from there to determine who, what, how, when, why, and where.
you are asking question, you are in control, you are leading.
Ask questions that help you sell your products/services.
Don’t worry if it’s raining outside right now or how
they like the show. It’s
you should be using this trade show opportunity to ask questions,
don’t forget to listen 80% and talk 20%.
People like to be put at ease and when you ask questions
and let the visitor talk about themselves, they are more at ease.
trade show presentations
the trade show opens each day, ensure that everything is working
properly. A plug
might have been pulled or something knocked out of place.
If you have developed trade show presentations, make sure
they are out and that all staff is familiar with them.
If possible, consider trade show presentations that involve
the trade show visitor. Ask them if they have questions.
Most important… keep reasonable eye contact.
a demo example of your services is key to helping the trade show
visitor understand what it is that you do and how it can benefit
them. Show a feature,
outline the benefits, show proof, examples and then ask how the
service would help them.
all the strong features of the product or service and plan what
benefits you can talk to people about.
on to the next trade show booth visitor
that you’ve established a rapport and assessed their interest in
your service, make sure that you have their contact before they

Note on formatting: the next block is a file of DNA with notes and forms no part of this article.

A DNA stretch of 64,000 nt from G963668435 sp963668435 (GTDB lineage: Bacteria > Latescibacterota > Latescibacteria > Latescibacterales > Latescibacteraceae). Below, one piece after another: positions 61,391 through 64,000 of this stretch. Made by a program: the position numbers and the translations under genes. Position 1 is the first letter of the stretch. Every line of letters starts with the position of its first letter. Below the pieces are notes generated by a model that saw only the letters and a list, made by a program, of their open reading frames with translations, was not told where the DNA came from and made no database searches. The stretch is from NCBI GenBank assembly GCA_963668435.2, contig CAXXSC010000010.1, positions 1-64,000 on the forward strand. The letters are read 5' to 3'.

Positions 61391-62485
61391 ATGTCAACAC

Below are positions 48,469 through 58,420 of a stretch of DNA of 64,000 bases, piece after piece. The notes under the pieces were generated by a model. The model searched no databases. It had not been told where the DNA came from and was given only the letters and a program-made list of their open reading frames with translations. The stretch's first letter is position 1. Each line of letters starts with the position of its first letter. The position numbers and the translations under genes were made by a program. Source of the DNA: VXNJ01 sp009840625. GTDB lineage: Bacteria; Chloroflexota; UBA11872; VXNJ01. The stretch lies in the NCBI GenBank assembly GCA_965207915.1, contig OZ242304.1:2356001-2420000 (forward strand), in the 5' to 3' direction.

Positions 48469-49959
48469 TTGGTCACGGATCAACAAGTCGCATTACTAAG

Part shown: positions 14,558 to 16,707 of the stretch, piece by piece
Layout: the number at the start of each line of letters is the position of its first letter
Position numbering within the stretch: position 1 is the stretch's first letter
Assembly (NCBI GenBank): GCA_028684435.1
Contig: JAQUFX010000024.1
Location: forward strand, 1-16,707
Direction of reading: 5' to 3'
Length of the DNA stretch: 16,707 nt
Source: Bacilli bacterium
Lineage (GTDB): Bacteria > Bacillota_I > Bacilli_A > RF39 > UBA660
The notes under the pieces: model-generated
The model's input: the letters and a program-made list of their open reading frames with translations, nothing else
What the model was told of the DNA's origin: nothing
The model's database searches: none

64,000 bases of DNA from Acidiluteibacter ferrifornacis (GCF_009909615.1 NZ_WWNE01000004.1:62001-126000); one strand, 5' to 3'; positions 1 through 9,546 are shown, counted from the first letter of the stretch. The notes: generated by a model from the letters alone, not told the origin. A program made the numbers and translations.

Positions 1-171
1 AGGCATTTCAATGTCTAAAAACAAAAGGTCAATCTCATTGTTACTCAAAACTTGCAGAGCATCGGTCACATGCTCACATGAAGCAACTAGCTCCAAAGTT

leave. Once you have
that, you will need to find a way to disengage and move on to the
next trade show visitor waiting for you.
If traffic is low or nobody is near you, feel free to spend
additional time, but still be ready to go if you have to.
most cases, the conversation will come to a natural close, but in
other cases, you may have someone who is perhaps lonely or simply
doesn’t understand that you need to move on.
isn’t too terribly hard once you know what to do.
A simple closure statement such as, “Thanks for stopping
by” along with a hand reached out to shake their hand will
terminate a conversation. Just
be sure to try and schedule the follow up or at the very least,
let them know that you will.
you have conversed with a visitor and assessed their interest in
your product or service, you will need to find a way to disengage
from them so that you can be available for other booth visitors.
can spend extra time with booth visitors during low-traffic times.
But during high-traffic times, you will be missing important
opportunities if you continue talking.
the conversation will come to a natural close, but there are times
when your prospect is not in a hurry to leave and is not sensitive
to your need to attend to other visitors.
that happens, use body language and closure comments to give your
prospect the message. First, change your body position and reach
out to shake hands. Then communicate your follow-up plan –
arrange a time to call or offer a takeaway item. Thank the visitor
for their time, shake hands, and move on.